Barry Willis

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Barry Willis Posted: Oct 11, 2004 0 comments
Anyone who has experimented with wireless local area networks for audio—feeding rear/side speakers in a multichannel system, for example—can attest that the technology is far from ready for prime time. Prone to noise, interference, and dropouts, wireless audio systems require a tremendous amount of refinement before they'll meet audiophile standards.
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Barry Willis Posted: Oct 04, 2004 0 comments
There's a certain commercial symbiosis between audio companies and public performance spaces. Tokyo has its Yamaha Hall; New York has its Avery Fisher Hall (1, 2), named for the hi-fi pioneer whose products were among the best available in the early 1960s.
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Barry Willis Posted: Oct 04, 2004 0 comments
Satellite radio goes high-end: Beginning early next year, Krell Industries will enter the booming market for satellite radio receivers with an XM Radio tuner. The $4000 unit will reportedly also receive traditional AM and FM broadcasts; an optional module will let it stream Internet audio via 802.11g wireless connection to a broadband modem, according to the September 27 edition of This Week in Consumer Electronics (TWICE). The tuner will join Krell's line of custom installation products. In a similar but less expensive vein will be new Sirius tuners from Russound. At $699 and $999, the two new models will also include AM/FM tuners.
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Barry Willis Posted: Sep 27, 2004 0 comments
Apple vs Apple: Despite persistent rumors of an impending settlement, the trademark dispute between Apple Corps, the Beatles' record company, and Apple Computer remained unresolved as of late September. The rift arose from the computer company's entry into the music business with its iTunes Music Store, in apparent violation of a previous deal in which it agreed not to do so. One possible outcome of current discussions between the two companies could be the first-ever online availability of Beatles recordings, an exclusive arrangement that might give iTunes an advantage over its competitors.
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Barry Willis Posted: Sep 20, 2004 0 comments
Johnny Ramone: 19548–2004: Rock fans were saddened by the September 16 death of guitarist Johnny Ramone, founding member of pioneering punk rock band The Ramones. Surrounded by friends and family, he passed away at his Los Angeles home after losing a five-year struggle with prostate cancer. His death came just a few days after a concert held to celebrate the band's 30th anniversary and to raise funds for cancer research.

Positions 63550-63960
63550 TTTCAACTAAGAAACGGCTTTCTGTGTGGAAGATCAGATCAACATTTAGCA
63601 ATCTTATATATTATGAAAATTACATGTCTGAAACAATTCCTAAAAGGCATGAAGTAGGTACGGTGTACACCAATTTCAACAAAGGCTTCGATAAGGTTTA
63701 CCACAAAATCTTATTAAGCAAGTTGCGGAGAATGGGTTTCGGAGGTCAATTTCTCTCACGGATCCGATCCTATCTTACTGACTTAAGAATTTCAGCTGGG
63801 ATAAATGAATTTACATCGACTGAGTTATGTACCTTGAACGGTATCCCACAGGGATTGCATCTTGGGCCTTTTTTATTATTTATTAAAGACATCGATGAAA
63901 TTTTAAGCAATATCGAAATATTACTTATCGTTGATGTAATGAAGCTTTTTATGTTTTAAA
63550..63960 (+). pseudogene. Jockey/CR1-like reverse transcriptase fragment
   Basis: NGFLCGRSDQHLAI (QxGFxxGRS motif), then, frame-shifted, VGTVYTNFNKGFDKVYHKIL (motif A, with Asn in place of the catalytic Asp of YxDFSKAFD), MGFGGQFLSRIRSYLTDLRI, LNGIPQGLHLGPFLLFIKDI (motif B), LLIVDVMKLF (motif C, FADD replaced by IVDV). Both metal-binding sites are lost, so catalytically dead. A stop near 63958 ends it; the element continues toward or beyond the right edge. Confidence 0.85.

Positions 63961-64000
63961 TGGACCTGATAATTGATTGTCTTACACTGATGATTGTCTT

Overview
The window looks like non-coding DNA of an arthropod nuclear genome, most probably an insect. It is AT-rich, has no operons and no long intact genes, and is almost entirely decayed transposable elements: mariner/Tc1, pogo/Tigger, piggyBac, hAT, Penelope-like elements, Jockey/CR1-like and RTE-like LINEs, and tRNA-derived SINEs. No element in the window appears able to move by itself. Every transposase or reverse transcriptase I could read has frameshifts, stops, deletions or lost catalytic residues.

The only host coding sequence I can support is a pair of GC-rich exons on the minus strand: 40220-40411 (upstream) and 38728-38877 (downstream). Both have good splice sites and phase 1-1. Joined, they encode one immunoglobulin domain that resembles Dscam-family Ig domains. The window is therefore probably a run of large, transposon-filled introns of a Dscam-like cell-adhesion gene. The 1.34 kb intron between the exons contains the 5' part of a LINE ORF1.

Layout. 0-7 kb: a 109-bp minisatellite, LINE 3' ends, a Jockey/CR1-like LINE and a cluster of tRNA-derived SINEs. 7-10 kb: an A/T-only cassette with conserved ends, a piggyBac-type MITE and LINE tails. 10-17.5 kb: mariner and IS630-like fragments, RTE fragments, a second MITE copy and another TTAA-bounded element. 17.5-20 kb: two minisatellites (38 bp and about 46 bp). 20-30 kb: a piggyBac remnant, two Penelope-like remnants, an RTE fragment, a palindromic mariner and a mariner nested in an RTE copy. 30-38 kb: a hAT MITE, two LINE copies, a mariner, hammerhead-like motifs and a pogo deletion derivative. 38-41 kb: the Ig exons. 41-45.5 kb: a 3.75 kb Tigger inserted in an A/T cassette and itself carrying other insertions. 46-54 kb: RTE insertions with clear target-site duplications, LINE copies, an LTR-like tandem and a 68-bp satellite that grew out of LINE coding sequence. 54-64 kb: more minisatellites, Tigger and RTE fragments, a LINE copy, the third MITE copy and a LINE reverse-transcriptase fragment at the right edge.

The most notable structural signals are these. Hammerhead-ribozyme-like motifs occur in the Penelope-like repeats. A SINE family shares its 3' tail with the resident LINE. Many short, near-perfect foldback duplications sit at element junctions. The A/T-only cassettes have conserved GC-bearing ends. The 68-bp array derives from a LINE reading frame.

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Barry Willis Posted: Sep 20, 2004 0 comments
Two-channel lives: Once the bread-and-butter of electronics retailers everywhere, the two-channel receiver has become all but extinct. Rotel America is making a valiant effort to save this endangered species with its new RX-1052, a remote-controllable 100Wpc unit claimed to offer "audiophile-grade sonics"—it includes a phono preamp, and a "massively overbuilt" power supply—with versatile four-area multiroom/multizone capabilities and basic video-switching features. Whole-house system integration is made easier via three IR links and 12V trigger outputs. An RS-232 interface connects to touchscreens and other media controllers, and provides an upgrade path for the unit's firmware. Available with either matte black or black-and-silver front panels, the RX-1052 goes on sale in October at a suggested price of $899.
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Barry Willis Posted: Sep 13, 2004 Published: Sep 14, 2004 0 comments
Ashland, OR cable maker, TARA Labs, was raided by a combined force of federal agents and local police, acting on a warrant issued after investigators found sufficient evidence that the company may have mislabeled some of its products as "Made in USA."
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Barry Willis Posted: Sep 13, 2004 Published: Sep 14, 2004 0 comments
Ray Charles's last album has taken off like a rocket, according to Nielsen SoundScan.
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Barry Willis Posted: Aug 30, 2004 0 comments
One of the most fascinating aspects of the digital age is that clever students—or sometimes, clever dropouts—can undo the work of teams of PhD engineers.
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Barry Willis Posted: Aug 30, 2004 0 comments
The music industry may be going the way of the dinosaur, but if so, it's going to go down with its army of lawyers fighting all the way to the bitter end.

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